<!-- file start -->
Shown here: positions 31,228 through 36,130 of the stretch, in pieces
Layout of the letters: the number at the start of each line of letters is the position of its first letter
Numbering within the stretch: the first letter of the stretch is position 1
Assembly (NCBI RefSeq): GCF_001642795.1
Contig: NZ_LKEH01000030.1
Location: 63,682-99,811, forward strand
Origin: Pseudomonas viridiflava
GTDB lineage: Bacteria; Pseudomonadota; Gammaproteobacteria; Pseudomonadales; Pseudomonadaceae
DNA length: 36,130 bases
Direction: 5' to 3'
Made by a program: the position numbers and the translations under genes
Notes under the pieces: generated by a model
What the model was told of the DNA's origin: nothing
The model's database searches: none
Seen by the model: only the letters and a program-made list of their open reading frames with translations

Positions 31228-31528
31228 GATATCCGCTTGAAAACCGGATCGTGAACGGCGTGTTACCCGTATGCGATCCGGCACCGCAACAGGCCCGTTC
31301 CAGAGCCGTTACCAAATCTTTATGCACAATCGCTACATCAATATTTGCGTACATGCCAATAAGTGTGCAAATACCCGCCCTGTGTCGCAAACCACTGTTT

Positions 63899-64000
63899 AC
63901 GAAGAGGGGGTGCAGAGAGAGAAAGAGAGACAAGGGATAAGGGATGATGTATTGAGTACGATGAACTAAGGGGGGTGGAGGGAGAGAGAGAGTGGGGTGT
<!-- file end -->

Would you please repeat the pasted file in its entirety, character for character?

Shown here: positions 31,228 through 36,130 of the stretch, in pieces
Layout of the letters: the number at the start of each line of letters is the position of its first letter
Numbering within the stretch: the first letter of the stretch is position 1
Assembly (NCBI RefSeq): GCF_001642795.1
Contig: NZ_LKEH01000030.1
Location: 63,682-99,811, forward strand
Origin: Pseudomonas viridiflava
GTDB lineage: Bacteria; Pseudomonadota; Gammaproteobacteria; Pseudomonadales; Pseudomonadaceae
DNA length: 36,130 bases
Direction: 5' to 3'
Made by a program: the position numbers and the translations under genes
Notes under the pieces: generated by a model
What the model was told of the DNA's origin: nothing
The model's database searches: none
Seen by the model: only the letters and a program-made list of their open reading frames with translations

Positions 31228-31528
31228 GATATCCGCTTGAAAACCGGATCGTGAACGGCGTGTTACCCGTATGCGATCCGGCACCGCAACAGGCCCGTTC
31301 CAGAGCCGTTACCAAATCTTTATGCACAATCGCTACATCAATATTTGCGTACATGCCAATAAGTGTGCAAATACCCGCCCTGTGTCGCAAACCACTGTTT

Positions 63899-64000
63899 AC
63901 GAAGAGGGGGTGCAGAGAGAGAAAGAGAGACAAGGGATAAGGGATGATGTATTGAGTACGATGAACTAAGGGGGGTGGAGGGAGAGAGAGAGTGGGGTGT